How to improve your skills and employability

There are many free and accessible ways to strengthen your skills and improve your job prospects

Written by spunout


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Getting a job can be challenging, especially as a young person. However, there are plenty of things you can do to boost your chances of being hired, no matter what your age or experience.

How to improve your chances of employment 

Employers usually seek candidates with a specific set of skills. If you are looking for a job and want to strengthen existing skills, or gain new ones, there are many different things you can do.

Sports teams, clubs and student societies

If you are or have previously been involved with a group, it is likely that you have gained some valuable skills. This can provide a major boost to your CV. Involvement in a sports team can help you to build teamwork skills, discipline and keep you fit and active. These are all positive attributes for employers.

If you’re in college, student societies can be an excellent way to develop skills while meeting people and having a good time. For example, debating, drama and language clubs can help you to build strong skills that can be applied to almost any job. Taking on a leadership role in a society by joining the committee or starting your own is another great way to gain valuable experience that employers will really appreciate. No matter what the focus of the society or level of your involvement, taking an active part will help show employers you have enthusiasm and skills you can’t demonstrate with grades alone.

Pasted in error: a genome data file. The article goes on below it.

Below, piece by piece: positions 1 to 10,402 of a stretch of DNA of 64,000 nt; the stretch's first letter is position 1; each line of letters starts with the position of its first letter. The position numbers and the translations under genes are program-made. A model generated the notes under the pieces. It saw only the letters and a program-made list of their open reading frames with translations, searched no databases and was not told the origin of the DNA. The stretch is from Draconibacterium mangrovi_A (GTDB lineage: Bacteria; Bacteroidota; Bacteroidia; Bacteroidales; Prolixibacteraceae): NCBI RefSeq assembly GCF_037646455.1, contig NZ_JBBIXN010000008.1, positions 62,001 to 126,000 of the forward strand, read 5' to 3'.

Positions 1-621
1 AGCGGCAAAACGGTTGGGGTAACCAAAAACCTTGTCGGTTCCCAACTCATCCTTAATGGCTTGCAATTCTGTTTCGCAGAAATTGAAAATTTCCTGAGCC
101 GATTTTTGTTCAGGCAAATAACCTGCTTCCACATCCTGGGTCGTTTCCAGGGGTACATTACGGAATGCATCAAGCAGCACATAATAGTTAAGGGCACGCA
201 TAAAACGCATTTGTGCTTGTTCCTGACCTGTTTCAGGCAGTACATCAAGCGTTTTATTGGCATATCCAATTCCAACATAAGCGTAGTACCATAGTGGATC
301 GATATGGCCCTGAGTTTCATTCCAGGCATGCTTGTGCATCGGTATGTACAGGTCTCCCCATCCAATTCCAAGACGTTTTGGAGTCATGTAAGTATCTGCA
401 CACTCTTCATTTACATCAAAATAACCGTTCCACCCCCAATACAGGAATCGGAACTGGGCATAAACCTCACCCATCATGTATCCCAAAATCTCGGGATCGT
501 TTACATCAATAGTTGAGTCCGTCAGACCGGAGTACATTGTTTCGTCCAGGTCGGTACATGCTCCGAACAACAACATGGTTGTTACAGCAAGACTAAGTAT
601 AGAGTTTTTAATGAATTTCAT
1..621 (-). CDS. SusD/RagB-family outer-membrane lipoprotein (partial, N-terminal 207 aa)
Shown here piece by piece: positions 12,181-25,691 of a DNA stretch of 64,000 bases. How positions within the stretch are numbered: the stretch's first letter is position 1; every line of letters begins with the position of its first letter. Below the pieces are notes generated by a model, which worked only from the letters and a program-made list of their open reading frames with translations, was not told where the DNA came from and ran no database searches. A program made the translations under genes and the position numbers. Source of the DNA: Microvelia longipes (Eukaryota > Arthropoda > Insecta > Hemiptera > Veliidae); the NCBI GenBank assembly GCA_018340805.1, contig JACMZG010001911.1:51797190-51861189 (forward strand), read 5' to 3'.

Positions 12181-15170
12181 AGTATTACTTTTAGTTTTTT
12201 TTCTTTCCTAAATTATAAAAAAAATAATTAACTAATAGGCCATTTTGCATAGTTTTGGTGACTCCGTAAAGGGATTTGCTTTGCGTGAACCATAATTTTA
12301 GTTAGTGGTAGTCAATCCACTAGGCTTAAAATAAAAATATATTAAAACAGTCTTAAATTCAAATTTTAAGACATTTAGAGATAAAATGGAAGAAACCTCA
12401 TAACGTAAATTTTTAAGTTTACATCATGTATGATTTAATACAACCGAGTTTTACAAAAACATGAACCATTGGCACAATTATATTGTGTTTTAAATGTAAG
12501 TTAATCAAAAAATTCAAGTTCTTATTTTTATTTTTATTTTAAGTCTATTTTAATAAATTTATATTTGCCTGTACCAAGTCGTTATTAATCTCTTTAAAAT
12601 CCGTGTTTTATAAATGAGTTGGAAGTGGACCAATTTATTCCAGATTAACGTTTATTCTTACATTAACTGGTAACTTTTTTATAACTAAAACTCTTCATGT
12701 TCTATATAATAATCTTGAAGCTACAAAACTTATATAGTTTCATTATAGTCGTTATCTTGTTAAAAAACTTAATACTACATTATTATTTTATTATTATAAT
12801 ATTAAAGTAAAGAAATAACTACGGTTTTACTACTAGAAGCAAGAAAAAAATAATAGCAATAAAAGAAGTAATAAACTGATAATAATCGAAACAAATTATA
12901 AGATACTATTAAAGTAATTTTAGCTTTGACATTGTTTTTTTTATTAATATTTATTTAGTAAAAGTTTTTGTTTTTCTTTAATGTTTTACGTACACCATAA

Volunteer for a charity or cause

Getting involved with a charity or cause is another way to build up real-world experience and skills. By helping to raise money or awareness, you can support an issue you care about and pick up knowledge and experience that will be very useful in many workplaces. It is always a good sign for employers when a candidate chooses to spend some of their time volunteering as it demonstrates enthusiasm and empathy. Doing some amount of volunteer work is often a basic requirement if you ever want to work in the charity or not-for-profit sector, so bear that in mind if you think that career path might be of interest to you.

If you want to volunteer but have a busy schedule, research the different opportunities to find something that suits you. While some organisations require volunteers to help out regularly and over a long period of time, it is not always the case. Decide what kind of commitment you want to make and contact groups and organisations that interest you to see if you can arrange anything. Some of them may have one-off events that they require volunteers for, while others may have opportunities that you can do from home.

Work experience, internships and part-time work

Lack of experience is one of the most common difficulties young people face when looking for work. Many jobs will require candidates to have a minimum level of work experience. This can be very frustrating. If you have the opportunity to gain any work experience at any time and you are in a position to accept it, it could be very beneficial.